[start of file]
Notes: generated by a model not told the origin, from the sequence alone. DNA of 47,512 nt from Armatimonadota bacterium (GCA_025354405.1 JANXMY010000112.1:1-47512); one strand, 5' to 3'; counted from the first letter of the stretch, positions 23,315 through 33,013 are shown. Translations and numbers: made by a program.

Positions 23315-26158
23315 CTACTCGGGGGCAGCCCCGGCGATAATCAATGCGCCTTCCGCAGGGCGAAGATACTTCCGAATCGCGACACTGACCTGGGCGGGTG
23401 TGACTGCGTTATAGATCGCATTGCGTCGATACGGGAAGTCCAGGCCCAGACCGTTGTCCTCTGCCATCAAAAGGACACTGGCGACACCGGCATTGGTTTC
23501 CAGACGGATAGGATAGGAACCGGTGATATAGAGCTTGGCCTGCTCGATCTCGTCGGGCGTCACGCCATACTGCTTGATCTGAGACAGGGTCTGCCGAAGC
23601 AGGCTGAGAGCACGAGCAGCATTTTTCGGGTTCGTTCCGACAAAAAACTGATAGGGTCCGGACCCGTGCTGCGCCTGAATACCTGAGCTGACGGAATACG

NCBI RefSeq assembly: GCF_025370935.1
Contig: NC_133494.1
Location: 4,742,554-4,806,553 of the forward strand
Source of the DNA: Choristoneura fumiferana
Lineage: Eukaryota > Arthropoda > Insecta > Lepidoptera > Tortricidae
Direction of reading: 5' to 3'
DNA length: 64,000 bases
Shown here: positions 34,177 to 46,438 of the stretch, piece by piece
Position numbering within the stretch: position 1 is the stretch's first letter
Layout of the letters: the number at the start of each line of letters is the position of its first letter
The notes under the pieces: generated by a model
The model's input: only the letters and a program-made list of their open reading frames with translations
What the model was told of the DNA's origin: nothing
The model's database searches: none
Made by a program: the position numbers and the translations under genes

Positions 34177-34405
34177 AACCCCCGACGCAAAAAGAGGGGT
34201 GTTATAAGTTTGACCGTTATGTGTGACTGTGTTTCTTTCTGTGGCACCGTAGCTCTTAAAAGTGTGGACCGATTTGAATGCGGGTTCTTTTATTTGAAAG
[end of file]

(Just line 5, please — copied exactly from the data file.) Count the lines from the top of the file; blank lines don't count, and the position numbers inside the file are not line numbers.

23501 CAGACGGATAGGATAGGAACCGGTGATATAGAGCTTGGCCTGCTCGATCTCGTCGGGCGTCACGCCATACTGCTTGATCTGAGACAGGGTCTGCCGAAGC